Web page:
Part of the Food Policy Community Spotlight Series
What they do: The Beth-Hark Christian Counseling Center (BHCCC) aspires to relieve suffering and promote healthy relationships through excellent and accessible services to all who are in need. These services are provided without regard to creed, color or socio-economic status by competent staff who strive to faithfully integrate Christian/Biblical truths with principles of pastoral care.
How they do it: They are committed to empowering those whom they serve, through education and information-sharing, the provision of pastoral care, casework services, food assistance and advocacy services to make the changes necessary to better their individual family’s life circumstances, as well as providing them with tangible tools with which effectuate change.
Mission: “Offering Help, Healing and Hope” will pursuing excellence in the provision of pastoral care, casework services, food assistance and advocacy services through the efforts of staff and volunteers who are committed to being conduits of the love of Jesus Christ.”
Latest project/campaign: If 1000 people gave only $30, they could provide more than 15,000 meals through our new mobile pantry service. For 30 years, Beth-Hark has been providing services through their soup kitchen and pantry. This year, they are increasing impact and expanding access as they launch More Than A Meal, a mobile pantry and online delivery service in the Fall.
Major Funding: Bethel Gospel Assembly, Inc., City Harvest, The Food Bank of New York City, the New York City Council Emergency Food Assistance Program (EFAP), NYC Human Resources Administration Emergency Food and Shelter Program (EFSP), Federal Emergency Management Agency Hunger Prevention Nutrition Assistance Program (HPNAP), United Way, The Emergency Food Assistance Program (TEFAP)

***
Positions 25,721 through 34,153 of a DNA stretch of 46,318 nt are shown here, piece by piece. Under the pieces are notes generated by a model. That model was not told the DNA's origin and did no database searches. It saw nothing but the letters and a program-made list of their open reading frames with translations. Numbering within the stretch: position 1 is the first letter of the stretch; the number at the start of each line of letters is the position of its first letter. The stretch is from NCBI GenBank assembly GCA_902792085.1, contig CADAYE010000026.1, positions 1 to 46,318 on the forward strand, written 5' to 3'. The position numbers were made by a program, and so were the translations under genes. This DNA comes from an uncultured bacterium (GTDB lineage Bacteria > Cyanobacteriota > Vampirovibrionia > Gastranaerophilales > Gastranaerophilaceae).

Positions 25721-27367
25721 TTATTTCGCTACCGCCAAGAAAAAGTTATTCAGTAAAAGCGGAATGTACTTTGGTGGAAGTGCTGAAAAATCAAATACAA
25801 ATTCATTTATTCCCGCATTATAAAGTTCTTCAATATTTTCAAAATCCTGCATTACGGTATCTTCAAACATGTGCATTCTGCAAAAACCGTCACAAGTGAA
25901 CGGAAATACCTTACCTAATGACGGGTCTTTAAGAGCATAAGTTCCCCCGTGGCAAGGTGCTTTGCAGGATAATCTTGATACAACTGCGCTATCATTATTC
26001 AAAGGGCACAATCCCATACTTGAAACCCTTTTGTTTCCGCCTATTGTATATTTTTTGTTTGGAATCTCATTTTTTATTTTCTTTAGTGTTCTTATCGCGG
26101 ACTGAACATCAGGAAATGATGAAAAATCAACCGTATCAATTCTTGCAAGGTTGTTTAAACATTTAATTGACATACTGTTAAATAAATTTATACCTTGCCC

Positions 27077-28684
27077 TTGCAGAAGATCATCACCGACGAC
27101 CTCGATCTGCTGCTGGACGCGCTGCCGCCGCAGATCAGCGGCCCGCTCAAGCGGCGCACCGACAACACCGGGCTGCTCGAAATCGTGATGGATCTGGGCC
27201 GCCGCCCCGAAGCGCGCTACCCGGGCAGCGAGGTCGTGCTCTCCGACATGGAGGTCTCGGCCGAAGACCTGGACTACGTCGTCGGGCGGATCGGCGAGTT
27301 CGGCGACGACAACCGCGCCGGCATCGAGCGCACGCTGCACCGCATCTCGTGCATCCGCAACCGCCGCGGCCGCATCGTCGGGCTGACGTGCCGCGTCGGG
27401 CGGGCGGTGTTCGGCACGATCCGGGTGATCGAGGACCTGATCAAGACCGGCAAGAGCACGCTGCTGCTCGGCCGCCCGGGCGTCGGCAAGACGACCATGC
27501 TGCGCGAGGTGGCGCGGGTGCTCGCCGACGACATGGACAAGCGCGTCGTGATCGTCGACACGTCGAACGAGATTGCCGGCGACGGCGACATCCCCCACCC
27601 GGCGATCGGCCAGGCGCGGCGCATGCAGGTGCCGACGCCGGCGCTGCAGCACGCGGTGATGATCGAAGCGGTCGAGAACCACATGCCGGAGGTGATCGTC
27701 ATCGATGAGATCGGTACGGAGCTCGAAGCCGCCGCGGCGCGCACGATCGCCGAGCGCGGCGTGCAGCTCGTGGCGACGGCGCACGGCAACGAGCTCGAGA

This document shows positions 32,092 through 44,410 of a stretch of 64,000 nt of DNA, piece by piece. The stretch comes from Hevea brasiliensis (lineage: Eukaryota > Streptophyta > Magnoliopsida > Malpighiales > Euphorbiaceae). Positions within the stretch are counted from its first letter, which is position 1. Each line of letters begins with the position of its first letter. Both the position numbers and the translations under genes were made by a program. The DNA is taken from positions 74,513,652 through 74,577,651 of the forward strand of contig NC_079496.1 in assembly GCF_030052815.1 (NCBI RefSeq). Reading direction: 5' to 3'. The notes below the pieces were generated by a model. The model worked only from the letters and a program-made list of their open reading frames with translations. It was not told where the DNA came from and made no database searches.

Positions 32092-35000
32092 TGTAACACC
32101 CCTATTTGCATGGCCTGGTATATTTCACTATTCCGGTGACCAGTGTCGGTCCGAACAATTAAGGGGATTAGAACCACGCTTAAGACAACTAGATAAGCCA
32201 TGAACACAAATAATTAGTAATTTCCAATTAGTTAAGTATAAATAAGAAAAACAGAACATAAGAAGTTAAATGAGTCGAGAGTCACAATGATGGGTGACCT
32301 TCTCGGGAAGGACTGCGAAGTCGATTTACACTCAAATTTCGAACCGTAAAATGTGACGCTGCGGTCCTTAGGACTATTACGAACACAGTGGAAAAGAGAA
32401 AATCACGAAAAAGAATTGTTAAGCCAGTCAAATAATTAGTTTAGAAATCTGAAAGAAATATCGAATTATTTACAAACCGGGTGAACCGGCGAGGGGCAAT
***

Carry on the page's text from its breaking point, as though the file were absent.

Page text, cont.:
Annual Budget: $368,708
Interesting fact about how they are working to positively affect the food system: Every Tuesday, BHCCC is able to distribute grocery packages to needy families. Their Client Choice pantry model provides members of their pantry program with the chance to choose the nutritious foods they need for their families. This model empowers clients to be active participants in the distribution process. The volunteer-prepared food bags provide each family member with three meals for three days.
2-26 East 120th Street
New York, NY 10035
Core Programs: Food Pantry, Community Outreach, Counseling, Soup Kitchen
Number of staff: 4
Number of volunteers: 10
Year Started: 1985
Executive Director: Rev. Dr. Joan M. Williams